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Bloodhound a roaring success in Telford

Risk. We Brits don’t really like it. But unless we’re prepared to change that cautious approach, we’re in danger of being left behind on the hi-tech world engineering stage.

That’s the view of Richard Noble, a man who certainly knows a thing or two about risk. He broke the world land speed record in 1983 when his Thrust SSC car topped 633mph – a title he held for 14 years.

Now aged 71, he’s a director of the Bloodhound project which is seeking to up the stakes even further by blasting a car over the 1,000mph mark in 2018.

Bloodhound’s project team is touring the country on a crusade to inspire budding young engineers, and rolled into Shropshire to spend a week at Telford College of Arts and Technology.

Richard told a VIP gathering during his whistle-stop visit: “We are in a fascinating time in life, as the procedure to sign us out of the EU begins, and our country has to change, big time.

“We hardly manufacture in our country at all now. Our manufacturing is just about 8% of gross domestic product, whereas it should be 20 or 25.

“This represents a fantastic opportunity for the next generation, because Britain is going to be on its own, and we’ve got to show the world what we can really do.”

And as well as writing its name into the record books, that’s what Bloodhound is seeking to help achieve.

Back in 2013, the business secretary was Vince Cable – who happened to be Richard Noble’s next door neighbour.

Richard recalled: “He revealed that the need was for 830,000 working engineers by the year 2020; in other words, that was about 100,000 a year. And we were only getting around 30,000.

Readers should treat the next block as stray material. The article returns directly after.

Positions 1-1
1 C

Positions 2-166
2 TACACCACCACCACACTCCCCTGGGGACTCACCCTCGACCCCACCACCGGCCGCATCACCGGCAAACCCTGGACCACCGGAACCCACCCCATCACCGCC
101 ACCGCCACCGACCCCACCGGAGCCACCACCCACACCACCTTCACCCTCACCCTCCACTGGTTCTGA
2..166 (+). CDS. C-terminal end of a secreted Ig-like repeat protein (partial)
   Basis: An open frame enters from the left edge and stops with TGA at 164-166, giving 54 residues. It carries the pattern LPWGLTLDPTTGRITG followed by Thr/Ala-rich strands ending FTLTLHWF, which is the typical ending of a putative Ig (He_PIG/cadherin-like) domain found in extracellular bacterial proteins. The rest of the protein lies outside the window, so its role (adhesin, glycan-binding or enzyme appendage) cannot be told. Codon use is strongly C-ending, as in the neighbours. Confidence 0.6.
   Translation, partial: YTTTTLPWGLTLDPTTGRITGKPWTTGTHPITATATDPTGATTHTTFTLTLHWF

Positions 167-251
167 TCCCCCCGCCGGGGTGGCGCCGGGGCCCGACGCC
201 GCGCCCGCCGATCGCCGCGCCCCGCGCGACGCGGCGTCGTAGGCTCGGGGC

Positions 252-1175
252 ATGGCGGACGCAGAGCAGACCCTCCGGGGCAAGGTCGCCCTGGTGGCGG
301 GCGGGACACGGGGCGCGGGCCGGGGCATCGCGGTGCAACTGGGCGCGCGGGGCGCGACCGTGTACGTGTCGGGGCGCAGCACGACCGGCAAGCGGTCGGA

“Why? Because we only got 32,000 physics A levels a year. The fundamental problem was with schools just not firing the kids up and getting them excited.

“In terms of gender balance, Britain was absolutely the worst in Europe. Among our professional engineers, only 10% were women.

“And in 50% of state co-educational schools, there was not a single girl with a physics A level. Suddenly you realised what has happened – we’d just gone backwards, and it was an absolute nightmare.”

How do you reverse that? Not easily. As Richard said: “We’re not specialists in education, we are land speed record chasers.”

But thanks in some small part to Bloodhound, and its focus on making STEM (science, technology, engineering and maths) relevant and exciting with the help of ambassadors from top brands such as Rolls-Royce, headway is being made. 

The TCAT team were certainly delighted with the success of the Bloodhound week, which involved around 400 students – both from the college itself, and feeder schools in the area.

The college’s engineering and technology students got chance to work on the Bloodhound Model Rocket Car Challenge, where they built and raced rocket-powered cars.

At full speed, the supersonic Bloodhound car will cover a mile in 3.6 seconds - that’s the equivalent of 4.5 football pitches laid end-to-end, every second.

The Bloodhound team is targeting October this year for its first series of engine tests, in Cornwall. It has earmarked a desert site in South Africa for the 1,000mph attempt, in around 18 months.

Picture: Richard Noble with Telford College corporation chairman Paul Hinkins, and the Bloodhound car


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